Digging for victory

Coal mining has come a long way from canaries in cages and davy lamps.

Coal mining has come a long way since the dark days of canaries in cages, Davy lamps and grime covered miners with pick axes. In a modern mine you are more likely to come across a highly-qualified automation engineer tasked with keeping huge machines grinding away at the coal face.

The choice of mining method is largely determined by the geology of the coal deposit. Underground mining currently accounts for about 60 per cent of world coal production, although in several important coal producing countries surface mining is more common. Surface mining accounts for around 80 per cent of production in Australia, while in the US it is used for about 67 per cent.

Above or below

There are two main methods of underground mining: room-and-pillar and longwall mining. In room-and-pillar mining, coal deposits are mined by cutting a network of 'rooms' into the coal seam and leaving behind 'pillars' of coal to support the roof of the mine. These pillars can be up to 40 per cent of the total coal in the seam - although this coal can sometimes be recovered at a later stage. This can be achieved in what is known as 'retreat mining', where coal is mined from the pillars as workers retreat. The roof is then allowed to collapse and the mine is abandoned.

Longwall mining involves the full extraction of coal from a section of the seam or 'face' using mechanical shearers. A longwall face requires careful planning to ensure favourable geology exists throughout the section before development work begins. The coal 'face' can vary in length from 100-350m.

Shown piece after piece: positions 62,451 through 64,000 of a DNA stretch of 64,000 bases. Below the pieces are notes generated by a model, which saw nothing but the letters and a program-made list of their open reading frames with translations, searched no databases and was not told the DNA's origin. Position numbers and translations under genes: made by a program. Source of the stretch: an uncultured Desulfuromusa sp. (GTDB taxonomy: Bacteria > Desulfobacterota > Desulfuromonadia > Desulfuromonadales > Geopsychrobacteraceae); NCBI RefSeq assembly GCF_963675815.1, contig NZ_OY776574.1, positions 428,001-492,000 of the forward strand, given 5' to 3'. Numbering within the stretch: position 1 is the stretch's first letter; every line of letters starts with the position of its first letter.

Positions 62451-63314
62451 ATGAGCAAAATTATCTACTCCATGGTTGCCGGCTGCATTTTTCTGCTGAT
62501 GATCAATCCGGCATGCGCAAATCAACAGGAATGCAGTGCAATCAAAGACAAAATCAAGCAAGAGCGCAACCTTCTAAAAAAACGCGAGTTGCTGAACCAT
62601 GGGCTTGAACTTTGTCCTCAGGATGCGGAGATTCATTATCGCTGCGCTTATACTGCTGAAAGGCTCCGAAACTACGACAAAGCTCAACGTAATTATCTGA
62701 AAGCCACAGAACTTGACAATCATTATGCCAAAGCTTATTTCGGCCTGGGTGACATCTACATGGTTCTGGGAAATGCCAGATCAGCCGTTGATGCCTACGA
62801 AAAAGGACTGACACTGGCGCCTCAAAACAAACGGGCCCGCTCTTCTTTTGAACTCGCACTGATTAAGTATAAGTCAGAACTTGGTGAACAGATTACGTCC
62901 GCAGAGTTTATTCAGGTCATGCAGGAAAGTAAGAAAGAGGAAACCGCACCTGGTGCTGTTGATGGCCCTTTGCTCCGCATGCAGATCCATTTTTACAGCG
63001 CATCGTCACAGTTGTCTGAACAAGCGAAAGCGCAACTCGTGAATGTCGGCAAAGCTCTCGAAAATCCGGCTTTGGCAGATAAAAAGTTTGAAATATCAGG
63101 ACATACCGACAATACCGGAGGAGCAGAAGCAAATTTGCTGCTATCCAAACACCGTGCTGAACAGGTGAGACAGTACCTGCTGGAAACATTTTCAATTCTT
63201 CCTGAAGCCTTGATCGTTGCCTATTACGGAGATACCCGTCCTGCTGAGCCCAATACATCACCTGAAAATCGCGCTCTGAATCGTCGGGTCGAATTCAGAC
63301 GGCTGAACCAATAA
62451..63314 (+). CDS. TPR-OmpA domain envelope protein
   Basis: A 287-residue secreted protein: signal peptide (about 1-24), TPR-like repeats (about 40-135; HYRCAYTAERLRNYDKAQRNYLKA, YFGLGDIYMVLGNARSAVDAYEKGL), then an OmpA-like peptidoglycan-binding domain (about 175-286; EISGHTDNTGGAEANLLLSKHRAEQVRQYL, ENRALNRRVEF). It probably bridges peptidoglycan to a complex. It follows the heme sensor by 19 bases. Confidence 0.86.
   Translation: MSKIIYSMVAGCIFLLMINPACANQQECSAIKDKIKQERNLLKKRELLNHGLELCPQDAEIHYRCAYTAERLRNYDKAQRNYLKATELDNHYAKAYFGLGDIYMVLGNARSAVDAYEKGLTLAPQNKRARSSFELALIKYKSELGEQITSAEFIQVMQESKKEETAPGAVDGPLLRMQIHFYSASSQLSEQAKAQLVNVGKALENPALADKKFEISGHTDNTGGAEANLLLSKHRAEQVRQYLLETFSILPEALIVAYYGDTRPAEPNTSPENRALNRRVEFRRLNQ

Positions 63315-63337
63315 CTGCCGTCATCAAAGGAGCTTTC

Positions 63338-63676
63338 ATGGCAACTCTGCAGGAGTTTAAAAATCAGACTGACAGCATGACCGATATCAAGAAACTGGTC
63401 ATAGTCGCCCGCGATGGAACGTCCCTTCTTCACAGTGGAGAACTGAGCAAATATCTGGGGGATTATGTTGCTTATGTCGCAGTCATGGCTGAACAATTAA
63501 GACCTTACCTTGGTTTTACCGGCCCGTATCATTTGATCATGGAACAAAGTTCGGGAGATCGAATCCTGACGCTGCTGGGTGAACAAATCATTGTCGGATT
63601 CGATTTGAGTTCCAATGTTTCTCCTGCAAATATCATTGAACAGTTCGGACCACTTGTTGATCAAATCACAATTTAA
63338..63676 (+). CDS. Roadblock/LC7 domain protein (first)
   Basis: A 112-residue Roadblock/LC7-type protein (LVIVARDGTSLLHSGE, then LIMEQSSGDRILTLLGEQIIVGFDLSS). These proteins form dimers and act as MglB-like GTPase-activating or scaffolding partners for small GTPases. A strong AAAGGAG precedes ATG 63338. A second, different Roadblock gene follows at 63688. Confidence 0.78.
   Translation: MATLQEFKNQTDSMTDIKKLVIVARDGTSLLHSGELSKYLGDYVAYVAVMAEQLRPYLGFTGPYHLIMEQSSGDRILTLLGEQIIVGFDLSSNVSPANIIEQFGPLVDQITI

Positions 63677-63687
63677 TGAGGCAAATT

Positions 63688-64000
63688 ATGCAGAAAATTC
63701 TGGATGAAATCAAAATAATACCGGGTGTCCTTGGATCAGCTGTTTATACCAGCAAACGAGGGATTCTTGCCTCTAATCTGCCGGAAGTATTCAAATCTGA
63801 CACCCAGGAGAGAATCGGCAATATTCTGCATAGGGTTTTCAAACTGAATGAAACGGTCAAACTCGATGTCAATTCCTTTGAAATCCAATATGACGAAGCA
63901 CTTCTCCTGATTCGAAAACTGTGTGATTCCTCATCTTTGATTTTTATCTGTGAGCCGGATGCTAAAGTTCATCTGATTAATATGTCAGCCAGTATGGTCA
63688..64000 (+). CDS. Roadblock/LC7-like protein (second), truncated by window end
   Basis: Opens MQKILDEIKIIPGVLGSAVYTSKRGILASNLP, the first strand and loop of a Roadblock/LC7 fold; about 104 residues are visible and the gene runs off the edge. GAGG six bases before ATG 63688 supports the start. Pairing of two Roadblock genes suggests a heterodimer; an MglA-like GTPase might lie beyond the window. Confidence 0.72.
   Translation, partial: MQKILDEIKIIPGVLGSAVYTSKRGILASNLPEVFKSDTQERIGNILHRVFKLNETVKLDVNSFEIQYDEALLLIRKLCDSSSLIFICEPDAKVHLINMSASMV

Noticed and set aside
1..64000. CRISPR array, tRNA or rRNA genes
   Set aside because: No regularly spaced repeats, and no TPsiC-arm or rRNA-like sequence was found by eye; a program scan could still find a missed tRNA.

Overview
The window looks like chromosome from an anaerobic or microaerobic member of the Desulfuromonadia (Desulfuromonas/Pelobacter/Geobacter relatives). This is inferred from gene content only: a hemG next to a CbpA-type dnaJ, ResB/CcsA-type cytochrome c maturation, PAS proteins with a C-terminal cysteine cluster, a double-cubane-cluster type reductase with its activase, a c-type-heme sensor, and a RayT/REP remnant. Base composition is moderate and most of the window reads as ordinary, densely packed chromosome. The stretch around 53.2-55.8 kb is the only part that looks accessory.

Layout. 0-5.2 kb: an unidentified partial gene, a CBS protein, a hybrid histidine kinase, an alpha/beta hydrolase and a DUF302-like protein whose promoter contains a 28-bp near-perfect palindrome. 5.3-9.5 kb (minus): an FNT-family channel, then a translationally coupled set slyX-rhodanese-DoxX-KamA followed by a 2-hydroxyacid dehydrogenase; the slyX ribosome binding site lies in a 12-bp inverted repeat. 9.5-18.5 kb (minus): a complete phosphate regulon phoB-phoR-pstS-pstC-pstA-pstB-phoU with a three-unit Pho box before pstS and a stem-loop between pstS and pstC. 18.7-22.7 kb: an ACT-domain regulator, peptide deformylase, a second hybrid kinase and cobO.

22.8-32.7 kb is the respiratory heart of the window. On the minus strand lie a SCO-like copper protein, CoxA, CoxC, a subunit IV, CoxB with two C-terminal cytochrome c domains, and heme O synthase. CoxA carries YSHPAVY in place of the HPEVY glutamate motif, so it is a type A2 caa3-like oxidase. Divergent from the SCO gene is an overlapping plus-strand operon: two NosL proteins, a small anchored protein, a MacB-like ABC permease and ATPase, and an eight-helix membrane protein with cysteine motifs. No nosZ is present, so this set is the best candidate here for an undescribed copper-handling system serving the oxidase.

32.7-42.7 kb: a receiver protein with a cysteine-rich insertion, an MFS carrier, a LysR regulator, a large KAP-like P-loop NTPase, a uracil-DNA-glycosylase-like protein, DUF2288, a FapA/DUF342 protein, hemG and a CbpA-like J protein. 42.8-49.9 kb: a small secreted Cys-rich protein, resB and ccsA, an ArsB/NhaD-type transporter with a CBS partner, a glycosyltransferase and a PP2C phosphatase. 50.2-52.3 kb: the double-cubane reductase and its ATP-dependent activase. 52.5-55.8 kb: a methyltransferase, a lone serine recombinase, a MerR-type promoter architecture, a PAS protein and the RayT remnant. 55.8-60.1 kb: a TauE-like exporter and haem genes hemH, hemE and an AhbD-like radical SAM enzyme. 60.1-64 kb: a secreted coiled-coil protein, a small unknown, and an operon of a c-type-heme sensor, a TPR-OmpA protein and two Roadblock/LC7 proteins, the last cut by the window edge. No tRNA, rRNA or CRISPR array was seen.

Self-advancing, hydraulically-powered supports temporarily hold up the roof while coal is extracted. When coal has been extracted from the area, the roof is allowed to collapse. Over 75 per cent of the coal in the deposit can be extracted from panels of coal that can extend 3km through the coal seam.

The main advantage of room-and-pillar mining over longwall mining is that it allows coal production to start much more quickly, using mobile machinery that costs under $5m (longwall mining machinery can cost $50m).

The choice of mining technique is site specific but always based on economic considerations; differences even within a single mine can lead to both methods being used.

When it comes to longwall systems Randy Cooper, global product line manager at Joy Mining Machinery explains that there are two technologies available - plow and shears. " As the world's largest producer of coal, China realises that, for full recovery of its coal reserves, they must mine their lower seams which usually overlay the thicker seams," he says.

"Historically, the lower seams were mined first, causing subsidence to travel upward, fracturing the thinner seams and rendering them unrecoverable. Now, these previously sacrificed overlying thinner seams must be taken first, and that is where the question is being asked: shearer or plow for low-seam longwalling?

"Most modern plow systems generally can produce 1.8 million tonnes of clean coal in a year. Under the same circumstances, a high horsepower shearer - even taking some additional rock to maintain minimum working height - will mine more than twice that, resulting in higher clean tonnes per-man-year and much lower costs per tonne."

Surface mining - also known as opencast or opencut mining - is only economic when the coal seam is near the surface. This method recovers a higher proportion of the coal deposit than underground mining as all coal seams are exploited - 90 per cent or more of the coal can be recovered. Large opencast mines can cover an area of many square kilometres and use very large pieces of equipment, including: draglines, which remove the overburden; power shovels; large trucks, which transport overburden and coal; bucket wheel excavators; and conveyors.